Background: While cumulative lifetime sun exposure is well recognized as having an important role in the progression of facial wrinkling, the role of facial expression has largely been overlooked, in part due to the lack of comprehensive longitudinal data on the change in both expression lines and persistent wrinkles with age.
Objectives: To track the detailed pattern of facial wrinkling in the same group of people over several years and to verify that expression lines evolve into persistent wrinkles. In addition, to identify factors predictive of a faster or slower rate of wrinkling.
Methods: Standardized images were captured at baseline and at 8 years of 122 women (ages 10-72 years, skin types I-VI) with and without a smiling expression. The wrinkle pattern with expression at baseline was compared with the pattern without expression at 8 years. Severity of facial wrinkling was quantified using computer-based image analysis. Skin colour, hydration, sebum and pH were measured at baseline. A structured questionnaire captured demographic and lifestyle data at baseline and at 8 years.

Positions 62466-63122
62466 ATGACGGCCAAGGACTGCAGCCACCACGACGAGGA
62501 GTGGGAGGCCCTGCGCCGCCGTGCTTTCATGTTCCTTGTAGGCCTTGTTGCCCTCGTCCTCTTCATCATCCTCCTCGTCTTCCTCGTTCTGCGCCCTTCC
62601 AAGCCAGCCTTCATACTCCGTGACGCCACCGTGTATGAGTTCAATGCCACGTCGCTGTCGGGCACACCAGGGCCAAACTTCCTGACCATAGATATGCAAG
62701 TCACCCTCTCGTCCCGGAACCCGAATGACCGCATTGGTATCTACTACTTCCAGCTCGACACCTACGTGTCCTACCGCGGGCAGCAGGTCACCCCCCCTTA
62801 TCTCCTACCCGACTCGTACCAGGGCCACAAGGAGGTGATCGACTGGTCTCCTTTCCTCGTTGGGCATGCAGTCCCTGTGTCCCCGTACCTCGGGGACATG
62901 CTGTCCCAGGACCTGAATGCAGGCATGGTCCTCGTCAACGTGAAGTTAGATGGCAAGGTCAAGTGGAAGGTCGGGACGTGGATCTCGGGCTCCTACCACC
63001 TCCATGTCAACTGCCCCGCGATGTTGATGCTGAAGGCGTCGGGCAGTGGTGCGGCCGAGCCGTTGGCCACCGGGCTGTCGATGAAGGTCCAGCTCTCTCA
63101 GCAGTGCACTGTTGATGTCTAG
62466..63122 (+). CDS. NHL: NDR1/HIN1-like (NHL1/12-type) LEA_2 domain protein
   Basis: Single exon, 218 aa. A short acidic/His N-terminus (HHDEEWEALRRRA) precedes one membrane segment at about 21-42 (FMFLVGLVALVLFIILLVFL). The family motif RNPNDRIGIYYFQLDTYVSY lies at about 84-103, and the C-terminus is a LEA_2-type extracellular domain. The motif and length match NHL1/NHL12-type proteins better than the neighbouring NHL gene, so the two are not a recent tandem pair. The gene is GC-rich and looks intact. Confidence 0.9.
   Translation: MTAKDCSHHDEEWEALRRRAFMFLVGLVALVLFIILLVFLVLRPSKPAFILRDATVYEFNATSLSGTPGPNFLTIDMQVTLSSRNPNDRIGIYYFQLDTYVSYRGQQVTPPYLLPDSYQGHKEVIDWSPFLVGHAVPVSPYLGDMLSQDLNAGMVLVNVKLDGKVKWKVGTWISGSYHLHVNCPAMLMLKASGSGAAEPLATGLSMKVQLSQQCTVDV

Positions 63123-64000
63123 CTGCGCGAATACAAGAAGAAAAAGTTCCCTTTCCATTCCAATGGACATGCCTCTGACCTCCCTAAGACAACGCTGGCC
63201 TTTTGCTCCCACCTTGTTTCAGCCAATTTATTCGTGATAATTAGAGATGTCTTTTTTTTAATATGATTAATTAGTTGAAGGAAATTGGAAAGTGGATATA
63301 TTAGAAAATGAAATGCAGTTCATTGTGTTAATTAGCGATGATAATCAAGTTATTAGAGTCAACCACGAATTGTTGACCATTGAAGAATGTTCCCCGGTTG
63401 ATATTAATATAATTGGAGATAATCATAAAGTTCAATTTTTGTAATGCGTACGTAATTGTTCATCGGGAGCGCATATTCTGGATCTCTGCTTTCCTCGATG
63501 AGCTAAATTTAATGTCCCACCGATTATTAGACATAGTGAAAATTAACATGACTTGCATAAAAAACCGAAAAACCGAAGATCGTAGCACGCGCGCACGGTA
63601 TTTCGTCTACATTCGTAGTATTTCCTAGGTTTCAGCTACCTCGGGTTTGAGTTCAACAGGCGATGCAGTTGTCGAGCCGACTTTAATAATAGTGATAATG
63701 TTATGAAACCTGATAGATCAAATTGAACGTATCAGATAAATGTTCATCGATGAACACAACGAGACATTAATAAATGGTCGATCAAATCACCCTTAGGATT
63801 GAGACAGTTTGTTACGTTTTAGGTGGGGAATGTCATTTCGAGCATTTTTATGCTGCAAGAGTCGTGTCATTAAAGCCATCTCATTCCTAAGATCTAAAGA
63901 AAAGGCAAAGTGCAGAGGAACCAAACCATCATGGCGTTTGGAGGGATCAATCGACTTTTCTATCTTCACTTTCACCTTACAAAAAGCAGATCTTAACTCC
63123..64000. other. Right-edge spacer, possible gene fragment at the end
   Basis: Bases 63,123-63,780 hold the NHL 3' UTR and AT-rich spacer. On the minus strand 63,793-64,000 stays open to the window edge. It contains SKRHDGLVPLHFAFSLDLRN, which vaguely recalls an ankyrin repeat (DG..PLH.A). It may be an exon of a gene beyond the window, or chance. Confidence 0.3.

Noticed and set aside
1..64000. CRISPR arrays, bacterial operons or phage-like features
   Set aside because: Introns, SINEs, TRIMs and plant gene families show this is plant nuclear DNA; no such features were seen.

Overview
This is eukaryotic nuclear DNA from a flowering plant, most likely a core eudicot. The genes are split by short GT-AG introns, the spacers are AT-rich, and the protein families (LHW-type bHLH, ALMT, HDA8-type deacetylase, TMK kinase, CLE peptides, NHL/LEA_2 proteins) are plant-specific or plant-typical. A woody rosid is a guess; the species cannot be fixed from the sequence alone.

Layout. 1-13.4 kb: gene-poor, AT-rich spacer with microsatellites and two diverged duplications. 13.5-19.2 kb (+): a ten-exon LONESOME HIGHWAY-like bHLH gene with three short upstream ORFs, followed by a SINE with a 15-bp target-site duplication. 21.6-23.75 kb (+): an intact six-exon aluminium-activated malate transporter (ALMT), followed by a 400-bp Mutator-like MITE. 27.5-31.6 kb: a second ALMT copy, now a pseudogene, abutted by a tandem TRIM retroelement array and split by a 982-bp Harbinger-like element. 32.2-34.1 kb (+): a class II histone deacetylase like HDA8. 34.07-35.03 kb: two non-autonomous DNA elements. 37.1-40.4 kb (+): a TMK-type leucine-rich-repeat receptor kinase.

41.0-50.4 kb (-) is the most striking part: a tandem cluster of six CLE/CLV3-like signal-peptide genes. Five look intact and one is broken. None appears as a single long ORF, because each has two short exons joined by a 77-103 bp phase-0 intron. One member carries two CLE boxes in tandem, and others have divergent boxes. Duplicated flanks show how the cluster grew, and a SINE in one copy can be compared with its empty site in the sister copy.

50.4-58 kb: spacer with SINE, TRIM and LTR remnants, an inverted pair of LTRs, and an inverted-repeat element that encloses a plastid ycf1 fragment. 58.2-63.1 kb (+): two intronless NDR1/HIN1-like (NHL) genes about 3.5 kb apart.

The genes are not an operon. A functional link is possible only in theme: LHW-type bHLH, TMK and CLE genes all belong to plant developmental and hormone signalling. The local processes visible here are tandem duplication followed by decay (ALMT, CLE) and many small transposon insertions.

Results: Each subject's unique pattern of persistent facial wrinkling observed without expression at year 8 was predicted by the pattern of lines observed with a smiling expression at baseline. Having a drier, more alkaline stratum corneum, a lighter complexion, being middle-aged (40s) or becoming menopausal were associated with faster persistent wrinkling.
Conclusions: Repeated skin flexure during facial expression causes persistent wrinkles. The pattern of expression lines predicts the pattern of future persistent wrinkles. Certain intrinsic and extrinsic factors are not causative, but influence the rate, of facial wrinkling.
© 2010 The Procter and Gamble Company. Journal Compilation © 2010 British Association of Dermatologists.